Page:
28 July 2010

Pay Emily's Bill

I'd like to think that if one day my own kids grow up to publicly express their opinions about anything related to Israel, they won't run the risk of being shot in the face by a teargas canister, causing them, God forbid, to lose their eye.  I can't think of a worse nightmare--physical harm coming to a child.  As a Jew, I can't think of a worse nightmare happening to my Jewish child, in the Jewish state, but it does happen.  And Isabel Kershner's story in today's Times about Emily Henochowicz losing her eye in a protest at the Kalandiya checkpoint the morning of the Gaza flotilla raid brings together a variety of very painful dilemmas.

What prompts me to write this post is the simple fact that a relatively small hospital bill is at dispute in a public display of internal Jewish fighting that raises to a degree the worst nightmares about how Jews can treat each other in the face of political conflict.  The Henochowicz's and their lawyer would like the Israeli government to pay the hospital bill for the surgery to repair Emily's face and triage the loss of her eye; the Israeli government argues, thus far, that she was at a protest that turned violent against the police and therefore she shouldn't be compensated.  As is often, tragically and stupidly the case, the lawsuit has spilled over into the public sphere and now the whole world gets to watch a Jewish state argue with a Jewish kid over whether or not it should pay for the loss of her eye at a protest.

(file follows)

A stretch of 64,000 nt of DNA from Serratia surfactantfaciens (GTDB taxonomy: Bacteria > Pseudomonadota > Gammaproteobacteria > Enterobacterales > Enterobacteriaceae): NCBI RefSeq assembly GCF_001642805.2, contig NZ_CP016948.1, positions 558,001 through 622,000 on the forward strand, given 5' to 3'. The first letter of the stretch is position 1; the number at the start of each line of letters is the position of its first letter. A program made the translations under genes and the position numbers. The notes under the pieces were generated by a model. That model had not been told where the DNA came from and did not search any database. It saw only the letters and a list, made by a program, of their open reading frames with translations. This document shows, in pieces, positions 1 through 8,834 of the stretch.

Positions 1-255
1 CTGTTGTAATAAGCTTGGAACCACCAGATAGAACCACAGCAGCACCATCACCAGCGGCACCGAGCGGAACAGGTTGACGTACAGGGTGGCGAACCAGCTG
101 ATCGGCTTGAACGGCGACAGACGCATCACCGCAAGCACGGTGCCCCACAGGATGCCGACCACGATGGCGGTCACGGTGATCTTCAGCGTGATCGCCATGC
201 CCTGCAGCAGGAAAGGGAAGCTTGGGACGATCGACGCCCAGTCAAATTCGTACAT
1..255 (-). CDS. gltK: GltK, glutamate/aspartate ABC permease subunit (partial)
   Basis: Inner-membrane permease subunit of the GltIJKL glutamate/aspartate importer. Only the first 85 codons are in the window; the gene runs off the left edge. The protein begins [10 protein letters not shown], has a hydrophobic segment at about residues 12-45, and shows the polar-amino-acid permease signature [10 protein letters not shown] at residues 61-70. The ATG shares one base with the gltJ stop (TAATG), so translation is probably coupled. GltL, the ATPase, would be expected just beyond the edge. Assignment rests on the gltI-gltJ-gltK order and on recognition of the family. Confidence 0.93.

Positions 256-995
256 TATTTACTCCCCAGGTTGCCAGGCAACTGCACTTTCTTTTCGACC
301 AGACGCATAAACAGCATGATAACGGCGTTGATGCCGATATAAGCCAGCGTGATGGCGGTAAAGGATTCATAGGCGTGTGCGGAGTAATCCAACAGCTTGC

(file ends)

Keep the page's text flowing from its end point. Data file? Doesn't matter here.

No one says that Emily threw a stone at the Border Police, an act that arguably could have put her at justified risk.  And so since everyone agrees that what happened was at best a horrible accident but could likely turn out to be (after an investigation) willful and malicious misconduct (if reports are true that the Border Police fired *at* rather than *above* the crowd.)

According to the Times report, the bill totals $10,000; according to Avi Issacharoff in today's Haaretz, the bill totals 14,000 Shekels.  What's the difference?  The bill quietly paid would have been the right thing to do--if only from a PR perspective, not to mention the correct moral and ethical perspective.  The insistence of incompetent politicians to choose the wrong path in every state and nation is an endless source of trouble for all of us; here that lack of vision and courage speaks volumes.

No one is asking me--and it's too bad because I have a few good ideas.